The majority of their squad is made up of players from Champions League winners Barcelona, including 2021 and 2022 Ballon d'Or winner Alexia Putellas.

However it is 19-year-old forward Salma Paralluelo who has stolen the headlines, following up her winning goal in the quarter-final against the Netherlands by scoring against Sweden in the semi-finals, both times after coming on a substitute.

Battle of the bosses - Wiegman v Vilda

Jorge Vilda and Sarina Wiegman during Euro 2022

While England boss Wiegman has rightly won widespread plaudits for uniting her squad and taking them to the next level, Spain head coach Vilda has been surrounded by controversy since a player revolt last September.

The Dutchwoman has reached a fourth major tournament final in a row, having won back-to-back Euros with the Netherlands and England, either side of a World Cup final defeat with her native country at the 2019 World Cup.

The only defeat of Wiegman's 38-game reign with the Lionesses so far came in a friendly against Australia at Brentford in April - and she has won 18 out of 19 matches at major tournaments as a manager.

Vilda, meanwhile, has been involved in a feud with 15 of his players amid reports of concern over training methods and inadequate game preparation.

A stand-off ensued and only three of those players were included in his World Cup squad, meaning some world-class talent such as Champions League winners Patri Guijarro, Mapi Leon and Claudia Pina were left at home.


England's Ella Toone celebrates scoring against Spain at Euro 2022

England and Spain have never faced each other at a World Cup, while the Lionesses have only lost two of their past 13 games in all competitions against La Roja (winning seven and drawing the other four).

Their most recent meeting came in the quarter-finals at Euro 2022, when England needed a late equaliser from Ella Toone and an extra-time winner from Georgia Stanway to squeeze into the semi-finals.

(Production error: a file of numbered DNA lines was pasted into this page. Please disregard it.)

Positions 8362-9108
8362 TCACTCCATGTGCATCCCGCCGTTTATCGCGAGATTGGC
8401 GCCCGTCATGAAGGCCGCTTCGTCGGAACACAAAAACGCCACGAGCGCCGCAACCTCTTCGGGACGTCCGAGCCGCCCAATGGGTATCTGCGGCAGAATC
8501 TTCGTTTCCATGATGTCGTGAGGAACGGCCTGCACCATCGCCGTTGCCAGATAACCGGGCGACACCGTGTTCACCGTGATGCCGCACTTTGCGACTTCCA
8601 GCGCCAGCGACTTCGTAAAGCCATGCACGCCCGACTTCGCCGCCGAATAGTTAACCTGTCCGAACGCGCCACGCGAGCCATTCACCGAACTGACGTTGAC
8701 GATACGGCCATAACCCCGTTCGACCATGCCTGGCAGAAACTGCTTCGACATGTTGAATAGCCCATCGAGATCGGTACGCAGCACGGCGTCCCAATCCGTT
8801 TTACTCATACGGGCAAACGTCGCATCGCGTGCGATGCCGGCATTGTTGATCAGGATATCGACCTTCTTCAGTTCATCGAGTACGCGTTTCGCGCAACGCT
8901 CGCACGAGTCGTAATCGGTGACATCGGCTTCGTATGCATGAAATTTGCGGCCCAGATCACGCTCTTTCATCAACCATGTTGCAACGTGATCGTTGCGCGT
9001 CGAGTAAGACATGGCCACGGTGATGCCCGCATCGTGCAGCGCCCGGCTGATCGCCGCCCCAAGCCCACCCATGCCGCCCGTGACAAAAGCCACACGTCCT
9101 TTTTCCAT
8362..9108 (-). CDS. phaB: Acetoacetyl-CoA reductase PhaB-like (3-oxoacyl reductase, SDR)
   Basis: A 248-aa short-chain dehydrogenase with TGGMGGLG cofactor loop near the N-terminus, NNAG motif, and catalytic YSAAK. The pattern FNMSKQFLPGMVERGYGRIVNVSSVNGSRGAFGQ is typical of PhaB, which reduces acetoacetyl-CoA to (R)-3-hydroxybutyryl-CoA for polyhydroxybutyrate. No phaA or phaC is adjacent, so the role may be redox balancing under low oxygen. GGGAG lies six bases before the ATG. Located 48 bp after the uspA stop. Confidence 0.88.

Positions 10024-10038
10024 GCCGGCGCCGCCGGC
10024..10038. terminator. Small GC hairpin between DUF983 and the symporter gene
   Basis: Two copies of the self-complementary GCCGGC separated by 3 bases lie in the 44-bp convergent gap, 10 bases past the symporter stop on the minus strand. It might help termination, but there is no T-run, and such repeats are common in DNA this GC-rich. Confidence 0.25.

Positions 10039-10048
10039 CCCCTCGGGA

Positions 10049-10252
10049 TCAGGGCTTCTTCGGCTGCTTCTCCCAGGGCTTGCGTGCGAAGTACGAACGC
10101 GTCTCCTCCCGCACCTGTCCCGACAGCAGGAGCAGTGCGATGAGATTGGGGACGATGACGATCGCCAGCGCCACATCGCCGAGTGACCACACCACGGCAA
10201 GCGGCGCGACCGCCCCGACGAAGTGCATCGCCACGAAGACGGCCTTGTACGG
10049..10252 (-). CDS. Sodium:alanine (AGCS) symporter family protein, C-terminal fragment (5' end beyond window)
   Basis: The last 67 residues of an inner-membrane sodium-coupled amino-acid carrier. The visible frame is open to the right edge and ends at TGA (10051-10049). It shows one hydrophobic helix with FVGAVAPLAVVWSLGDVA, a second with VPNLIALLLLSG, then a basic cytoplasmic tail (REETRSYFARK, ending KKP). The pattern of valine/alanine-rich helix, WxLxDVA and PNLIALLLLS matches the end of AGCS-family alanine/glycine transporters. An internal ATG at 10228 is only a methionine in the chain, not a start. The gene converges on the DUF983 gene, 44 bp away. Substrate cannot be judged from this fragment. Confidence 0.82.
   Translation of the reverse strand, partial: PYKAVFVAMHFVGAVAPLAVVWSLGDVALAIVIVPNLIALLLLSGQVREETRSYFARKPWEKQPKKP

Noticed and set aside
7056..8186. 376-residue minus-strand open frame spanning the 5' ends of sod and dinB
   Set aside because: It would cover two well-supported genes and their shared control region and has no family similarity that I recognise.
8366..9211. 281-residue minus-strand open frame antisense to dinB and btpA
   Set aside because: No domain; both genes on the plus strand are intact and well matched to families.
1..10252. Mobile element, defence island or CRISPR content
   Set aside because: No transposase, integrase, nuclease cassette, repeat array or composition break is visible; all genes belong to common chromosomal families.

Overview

"It was a game that we know we were on top, but the result is what counts," said Vilda. "[Sunday] will be a tactical match and it's a final that we're going to fight with everything."

Royalty in attendance

The final, which is a 75,784 sell-out, kicks-off at 20:00 local time in Australia, which is nine hours ahead of England.

La Roja will be cheered on in Sydney by royalty, with Spain's Queen Letizia attending the final.

Football Association President Prince William has wished the England women's national team good luck and said he is "sorry" for not attending the game in person in a video message.

Football fan zones in London have already sold out in anticipation of the Lionesses' match.

If England do win, the government has said there are "no plans" for an extra bank holiday.

England flags and bunting hung across the Kirby Estate in Bermondsey, south London, in support of the Lionesses before the World Cuo final

'World-class England to conquer world'

Former England keeper Rachel Brown-Finnis' World Cup final prediction:

I have backed England from the start and I'm not going to change my mind now.

Spain have got quality players and will have lots of possession but England also have world-class players. And they have the big-game experience, having beaten Spain on their way to winning Euro 2022.

The teams are at opposite ends of the spectrum when it comes to togetherness. The problems within the Spanish system and the debate over coach Vilda's methods are well documented, while England are closely knit and are enjoying themselves.

I think this, together with Wiegman, are the extra percentage points that will get England over the line.

And I'm confident it could be a similar scoreline to England's win in the semi-final. I think they will start with the same XI as they did in the semi-final but will bring James and Chloe Kelly off the bench, to play their part too in the final.

Brown-Finnis' prediction: Spain 1-3 England